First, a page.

The Rise of Central Banks
State Power in Financial Capitalism
Reviewer: Ian Bright
A bold history of the rise of central banks, showing how institutions designed to steady the ship of global finance have instead become as destabilizing as they are dominant.
The New China Playbook
Beyond Capitalism and Socialism
Reviewer: Kevin Gardiner, Rothschild & Co/Cardiff Capital Region
Although China’s economy is one of the largest in the world, Western understanding of it is often based on dated assumptions and incomplete information. In The New China Playbook, Keyu Jin burrows deep into the mechanisms of a unique system, taking a nuanced, clear-eyed, and data-based look inside.
Zero Interest Policy and the New Abnormal: a Critique
Reviewer: Kate Barker, Universities Superannuation Scheme
In the 'New Normal' central banks set their interest rate to zero and print money through massive quantitative easing, while finance ministries run huge fiscal deficits. Yet inflation remains minimal. Zero Interest Policy and the New Abnormal explains why.
The Two‑Parent Privilege
how the decline in marriage has increased inequality and lowered social mobility, and what we can do about it.
Reviewer: William A. Allen, National Institute for Economic and Social Research
Based on more than a decade of economic research, including her original work, Kearney shows that a household that includes two married parents ― holding steady at the higher end of the socioeconomic scale, increasingly rare among almost everyone else ― functions as an economic vehicle that advantages some children over others.
A Monetary and Fiscal History of the United States 1961‑2021
Reviewer: Maximilian Magnacca
In this book, Alan Blinder, one of the world’s most influential economists and one of the field’s best writers, draws on his deep firsthand experience to provide an authoritative account of sixty years of monetary and fiscal policy in the United States.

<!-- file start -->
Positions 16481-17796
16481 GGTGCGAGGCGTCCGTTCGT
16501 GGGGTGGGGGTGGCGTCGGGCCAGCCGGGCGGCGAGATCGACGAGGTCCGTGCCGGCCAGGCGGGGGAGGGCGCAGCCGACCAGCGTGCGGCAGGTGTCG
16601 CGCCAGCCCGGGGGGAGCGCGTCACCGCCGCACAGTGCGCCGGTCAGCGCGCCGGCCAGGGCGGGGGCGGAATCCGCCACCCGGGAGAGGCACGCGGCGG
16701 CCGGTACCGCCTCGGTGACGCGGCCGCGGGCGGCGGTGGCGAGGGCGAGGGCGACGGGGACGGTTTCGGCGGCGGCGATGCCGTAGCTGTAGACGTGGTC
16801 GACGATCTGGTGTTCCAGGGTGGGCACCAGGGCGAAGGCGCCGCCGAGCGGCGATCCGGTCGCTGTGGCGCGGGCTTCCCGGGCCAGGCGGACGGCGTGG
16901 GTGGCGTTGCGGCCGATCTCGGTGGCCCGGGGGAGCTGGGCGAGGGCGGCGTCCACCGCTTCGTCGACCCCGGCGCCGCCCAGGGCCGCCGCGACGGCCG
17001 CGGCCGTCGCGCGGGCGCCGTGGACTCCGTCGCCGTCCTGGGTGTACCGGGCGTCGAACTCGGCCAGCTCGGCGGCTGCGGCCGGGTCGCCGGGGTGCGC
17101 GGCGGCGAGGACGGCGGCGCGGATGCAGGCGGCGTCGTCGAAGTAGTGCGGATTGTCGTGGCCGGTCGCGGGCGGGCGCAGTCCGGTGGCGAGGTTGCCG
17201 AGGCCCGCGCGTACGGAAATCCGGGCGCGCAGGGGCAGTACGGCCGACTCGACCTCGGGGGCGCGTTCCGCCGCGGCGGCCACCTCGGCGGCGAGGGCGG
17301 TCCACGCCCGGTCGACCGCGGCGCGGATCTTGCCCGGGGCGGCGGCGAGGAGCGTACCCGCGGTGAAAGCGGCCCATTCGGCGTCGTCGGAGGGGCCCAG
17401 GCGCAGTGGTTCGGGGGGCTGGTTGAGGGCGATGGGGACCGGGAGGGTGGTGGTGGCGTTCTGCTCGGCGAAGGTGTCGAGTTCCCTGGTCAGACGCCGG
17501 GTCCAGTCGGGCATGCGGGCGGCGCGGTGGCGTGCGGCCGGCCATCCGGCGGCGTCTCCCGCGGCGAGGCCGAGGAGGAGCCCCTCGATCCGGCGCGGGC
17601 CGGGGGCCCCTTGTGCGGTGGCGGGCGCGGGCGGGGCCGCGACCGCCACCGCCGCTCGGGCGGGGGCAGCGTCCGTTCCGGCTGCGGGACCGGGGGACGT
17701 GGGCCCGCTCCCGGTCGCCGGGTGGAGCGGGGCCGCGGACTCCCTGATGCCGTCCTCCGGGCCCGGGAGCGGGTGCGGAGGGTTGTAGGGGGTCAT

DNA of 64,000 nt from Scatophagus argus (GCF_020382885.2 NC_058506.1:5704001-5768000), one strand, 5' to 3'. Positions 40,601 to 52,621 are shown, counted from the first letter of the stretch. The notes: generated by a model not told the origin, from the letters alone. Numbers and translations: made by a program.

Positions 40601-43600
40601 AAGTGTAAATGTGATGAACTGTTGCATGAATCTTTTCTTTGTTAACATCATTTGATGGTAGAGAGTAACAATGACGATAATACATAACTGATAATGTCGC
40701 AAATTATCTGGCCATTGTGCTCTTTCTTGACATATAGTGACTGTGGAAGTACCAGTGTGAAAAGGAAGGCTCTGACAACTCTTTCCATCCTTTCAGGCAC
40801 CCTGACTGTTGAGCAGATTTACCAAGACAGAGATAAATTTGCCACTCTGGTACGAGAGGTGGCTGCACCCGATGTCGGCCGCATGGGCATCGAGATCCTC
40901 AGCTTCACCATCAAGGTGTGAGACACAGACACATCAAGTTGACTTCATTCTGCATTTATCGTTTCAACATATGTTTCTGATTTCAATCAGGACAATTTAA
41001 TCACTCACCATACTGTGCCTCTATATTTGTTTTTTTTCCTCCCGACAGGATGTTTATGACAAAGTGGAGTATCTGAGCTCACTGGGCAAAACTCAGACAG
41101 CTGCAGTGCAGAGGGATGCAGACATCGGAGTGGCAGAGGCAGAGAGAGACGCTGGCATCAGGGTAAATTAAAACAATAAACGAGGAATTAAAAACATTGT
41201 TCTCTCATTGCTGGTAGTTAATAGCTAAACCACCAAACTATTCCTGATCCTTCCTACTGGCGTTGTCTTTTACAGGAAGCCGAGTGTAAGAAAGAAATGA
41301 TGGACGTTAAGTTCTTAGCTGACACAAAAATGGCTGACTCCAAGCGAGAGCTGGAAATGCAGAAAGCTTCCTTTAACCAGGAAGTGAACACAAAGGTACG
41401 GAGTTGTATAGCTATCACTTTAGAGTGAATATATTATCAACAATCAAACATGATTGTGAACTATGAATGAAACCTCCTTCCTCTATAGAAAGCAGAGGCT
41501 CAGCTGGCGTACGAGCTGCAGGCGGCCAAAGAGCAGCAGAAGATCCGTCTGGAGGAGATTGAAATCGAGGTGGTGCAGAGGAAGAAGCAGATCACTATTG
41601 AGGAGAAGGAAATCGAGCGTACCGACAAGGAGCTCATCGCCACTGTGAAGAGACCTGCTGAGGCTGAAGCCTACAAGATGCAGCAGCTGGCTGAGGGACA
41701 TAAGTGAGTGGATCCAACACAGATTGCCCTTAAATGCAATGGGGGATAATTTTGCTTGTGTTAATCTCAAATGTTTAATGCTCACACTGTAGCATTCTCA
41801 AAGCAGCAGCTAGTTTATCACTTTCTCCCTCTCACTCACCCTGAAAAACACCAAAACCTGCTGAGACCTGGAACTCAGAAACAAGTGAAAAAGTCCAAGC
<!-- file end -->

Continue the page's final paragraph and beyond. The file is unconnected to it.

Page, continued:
Understanding Economics: A Work of Science Fiction
Reviewer: Leath Al Obaidi
A work of science fiction takes an in depth look at the factors that make economics so difficult to understand and explain and, aware of these limitations, tries to explain them anyway.
The Economic Government of the World, 1933‑2023
Reviewer: Ian Harwood
Martin Daunton examines the changing balance over ninety years between economic nationalism and globalization, explaining why one economic order breaks down and how another one is built, in a wide-ranging history of the institutions and individuals who have managed the global economy.
Economics in America
An Immigrant Economist Explores the Land of Inequality
Reviewer: Bridget Rosewell
When economist Angus Deaton immigrated to the United States from Britain in the early 1980s, he was awed by America’s strengths and shocked by the extraordinary gaps he witnessed between people. Economics in America explains in clear terms how the field of economics addresses the most pressing issues of our time.
A Crash Course on Crises
Macroeconomic Concepts for Run‑ups, Collapses and Recoveries
Reviewer: Anjalika Badalai
A Crash Course on Crises brings together the latest cutting-edge economic research to identify the seeds of these crashes, reveal their triggers and consequences, and explain what policymakers can do about them
America, China and the Clash of False Narratives
Reviewer: Andrew Peaple
In the short span of four years, America and China have entered a trade war, a tech war, and a new Cold War. Outlining the disastrous toll of conflict escalation between China and America, Roach offers a new road map to restoring a mutually advantageous relationship